Frequently Asked Questions

How can I expect to benefit from taking required theology courses?  How is theology related to the liberal arts curriculum at the university?

The classic definition of theology as “faith seeking understanding,” suggests the first benefit:  studying theology enables a student to understand a faith tradition more thoroughly.   A deeper understanding of one’s own faith tradition enables a person to practice it in a more thorough and informed way.  All students at the University of Scranton, regardless of their religious background and commitments,  benefit from an understanding of the Catholic tradition because this tradition is the foundation on which the University is built and the vision which inspires everything that is done here at the University of Scranton.

More broadly, the study of religion is important because it concerns the deepest questions humans can ask, and it is one of the most ubiquitous aspects of the human experience.  Faith has motivated the greatest acts of philanthropy and the most intractable conflicts in history. Religion is everywhere –in popular music, movies, politics, advertising, and television shows.  It is the backbone of all culture, and one cannot understand our own culture or others without studying religious faith.  Any serious study of Christianity contributes to an understanding of history, literature, political science, philosophy and art --to name only a few of the disciplines that are directly related to the study of theology.  And the reverse is also true.  Your work in courses outside our department will aid your understanding of Catholic theology, history, art, engagement with the sciences, and so on.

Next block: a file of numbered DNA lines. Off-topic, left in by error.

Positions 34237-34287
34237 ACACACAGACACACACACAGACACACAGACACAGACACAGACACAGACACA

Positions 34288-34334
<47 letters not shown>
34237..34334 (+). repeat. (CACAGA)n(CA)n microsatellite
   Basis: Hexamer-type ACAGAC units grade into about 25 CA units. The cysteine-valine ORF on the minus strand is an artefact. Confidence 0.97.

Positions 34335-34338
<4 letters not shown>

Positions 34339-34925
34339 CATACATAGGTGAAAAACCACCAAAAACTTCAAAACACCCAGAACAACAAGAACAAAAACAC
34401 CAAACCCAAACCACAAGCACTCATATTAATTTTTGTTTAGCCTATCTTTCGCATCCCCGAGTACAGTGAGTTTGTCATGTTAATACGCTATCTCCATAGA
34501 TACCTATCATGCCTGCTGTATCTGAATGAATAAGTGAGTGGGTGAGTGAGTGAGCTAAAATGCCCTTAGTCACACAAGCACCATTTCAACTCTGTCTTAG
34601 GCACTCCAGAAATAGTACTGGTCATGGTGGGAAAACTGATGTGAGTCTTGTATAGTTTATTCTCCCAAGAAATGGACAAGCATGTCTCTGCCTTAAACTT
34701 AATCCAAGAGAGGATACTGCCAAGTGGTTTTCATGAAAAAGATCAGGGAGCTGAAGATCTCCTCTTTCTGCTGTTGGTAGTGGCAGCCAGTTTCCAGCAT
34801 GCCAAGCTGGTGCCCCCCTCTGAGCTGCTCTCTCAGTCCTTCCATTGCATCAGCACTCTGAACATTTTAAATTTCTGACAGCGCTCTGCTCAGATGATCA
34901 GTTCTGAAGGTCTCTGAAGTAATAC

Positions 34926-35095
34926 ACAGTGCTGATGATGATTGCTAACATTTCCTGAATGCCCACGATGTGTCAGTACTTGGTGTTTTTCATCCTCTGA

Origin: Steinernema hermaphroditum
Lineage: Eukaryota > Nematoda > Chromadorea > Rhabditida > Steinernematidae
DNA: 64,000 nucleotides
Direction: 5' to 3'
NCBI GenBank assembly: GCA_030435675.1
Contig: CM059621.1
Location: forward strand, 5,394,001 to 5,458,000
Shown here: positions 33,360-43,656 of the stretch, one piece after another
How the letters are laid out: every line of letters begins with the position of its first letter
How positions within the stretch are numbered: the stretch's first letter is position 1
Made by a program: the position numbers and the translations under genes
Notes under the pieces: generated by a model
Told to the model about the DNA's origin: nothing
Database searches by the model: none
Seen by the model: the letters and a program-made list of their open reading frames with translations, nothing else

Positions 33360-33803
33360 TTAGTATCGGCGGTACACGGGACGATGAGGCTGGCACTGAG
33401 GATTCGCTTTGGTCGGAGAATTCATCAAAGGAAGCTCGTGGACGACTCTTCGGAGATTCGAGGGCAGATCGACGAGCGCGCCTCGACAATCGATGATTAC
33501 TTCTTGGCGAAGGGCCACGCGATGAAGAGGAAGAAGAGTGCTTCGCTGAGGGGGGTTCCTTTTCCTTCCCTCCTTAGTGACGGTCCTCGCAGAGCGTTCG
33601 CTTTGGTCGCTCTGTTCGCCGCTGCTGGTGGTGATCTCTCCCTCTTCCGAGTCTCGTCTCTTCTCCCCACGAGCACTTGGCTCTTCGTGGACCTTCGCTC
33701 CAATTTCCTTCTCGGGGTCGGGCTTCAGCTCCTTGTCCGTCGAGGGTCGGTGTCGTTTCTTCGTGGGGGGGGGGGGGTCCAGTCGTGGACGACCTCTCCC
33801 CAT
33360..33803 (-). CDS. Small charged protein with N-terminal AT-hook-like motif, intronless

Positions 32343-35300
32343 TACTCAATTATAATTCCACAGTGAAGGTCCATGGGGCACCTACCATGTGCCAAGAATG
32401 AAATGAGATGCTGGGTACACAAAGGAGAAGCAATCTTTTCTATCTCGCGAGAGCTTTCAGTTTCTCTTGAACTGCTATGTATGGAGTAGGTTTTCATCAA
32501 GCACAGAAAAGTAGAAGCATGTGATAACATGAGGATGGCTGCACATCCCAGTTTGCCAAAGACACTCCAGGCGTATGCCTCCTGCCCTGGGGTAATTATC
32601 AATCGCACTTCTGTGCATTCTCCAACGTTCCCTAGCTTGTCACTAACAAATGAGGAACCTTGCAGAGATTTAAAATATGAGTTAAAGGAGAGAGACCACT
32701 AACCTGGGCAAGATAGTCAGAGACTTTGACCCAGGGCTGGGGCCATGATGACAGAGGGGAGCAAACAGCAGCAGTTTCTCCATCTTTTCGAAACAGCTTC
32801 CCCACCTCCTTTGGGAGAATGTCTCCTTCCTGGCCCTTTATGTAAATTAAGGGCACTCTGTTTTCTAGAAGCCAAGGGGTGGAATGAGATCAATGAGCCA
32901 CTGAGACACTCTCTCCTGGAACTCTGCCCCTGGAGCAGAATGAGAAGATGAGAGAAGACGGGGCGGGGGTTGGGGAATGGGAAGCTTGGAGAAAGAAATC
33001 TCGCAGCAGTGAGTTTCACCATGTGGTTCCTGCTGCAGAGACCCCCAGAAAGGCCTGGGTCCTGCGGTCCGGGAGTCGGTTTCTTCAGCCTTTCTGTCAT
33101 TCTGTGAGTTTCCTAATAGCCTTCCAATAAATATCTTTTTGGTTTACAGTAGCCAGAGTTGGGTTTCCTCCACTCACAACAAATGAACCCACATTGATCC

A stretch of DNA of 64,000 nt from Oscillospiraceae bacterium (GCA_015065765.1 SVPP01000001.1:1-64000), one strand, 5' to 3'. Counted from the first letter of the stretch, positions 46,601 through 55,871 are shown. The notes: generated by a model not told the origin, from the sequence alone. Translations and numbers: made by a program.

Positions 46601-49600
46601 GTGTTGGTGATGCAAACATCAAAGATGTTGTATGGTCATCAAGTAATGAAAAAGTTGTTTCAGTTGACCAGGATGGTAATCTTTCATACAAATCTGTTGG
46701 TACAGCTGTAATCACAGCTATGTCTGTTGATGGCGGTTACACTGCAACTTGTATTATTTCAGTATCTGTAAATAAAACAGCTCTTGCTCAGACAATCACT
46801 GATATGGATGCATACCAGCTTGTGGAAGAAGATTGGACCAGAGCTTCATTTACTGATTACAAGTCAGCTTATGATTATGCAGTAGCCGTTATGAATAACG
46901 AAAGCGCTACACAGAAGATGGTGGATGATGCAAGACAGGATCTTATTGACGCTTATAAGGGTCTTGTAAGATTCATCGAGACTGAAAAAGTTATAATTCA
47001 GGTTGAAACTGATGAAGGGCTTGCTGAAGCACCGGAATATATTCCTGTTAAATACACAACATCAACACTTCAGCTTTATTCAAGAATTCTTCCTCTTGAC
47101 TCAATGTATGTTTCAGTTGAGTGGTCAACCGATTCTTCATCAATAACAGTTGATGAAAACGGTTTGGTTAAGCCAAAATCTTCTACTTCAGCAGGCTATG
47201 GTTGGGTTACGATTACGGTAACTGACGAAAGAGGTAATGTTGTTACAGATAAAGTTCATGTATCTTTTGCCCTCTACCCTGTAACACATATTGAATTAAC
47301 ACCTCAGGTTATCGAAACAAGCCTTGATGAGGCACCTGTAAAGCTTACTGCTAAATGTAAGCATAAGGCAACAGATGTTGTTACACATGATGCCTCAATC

Finally, theology classes will help you learn how to read carefully, think critically, formulate persuasive arguments, and communicate clearly.  The skills you gain in reading and discussing the Bible or the works of St. Thomas Aquinas can also be applied to deciphering the annual reports of any company, understanding the chemical make-up of a drug or arguing a case in court.

Scroll to Top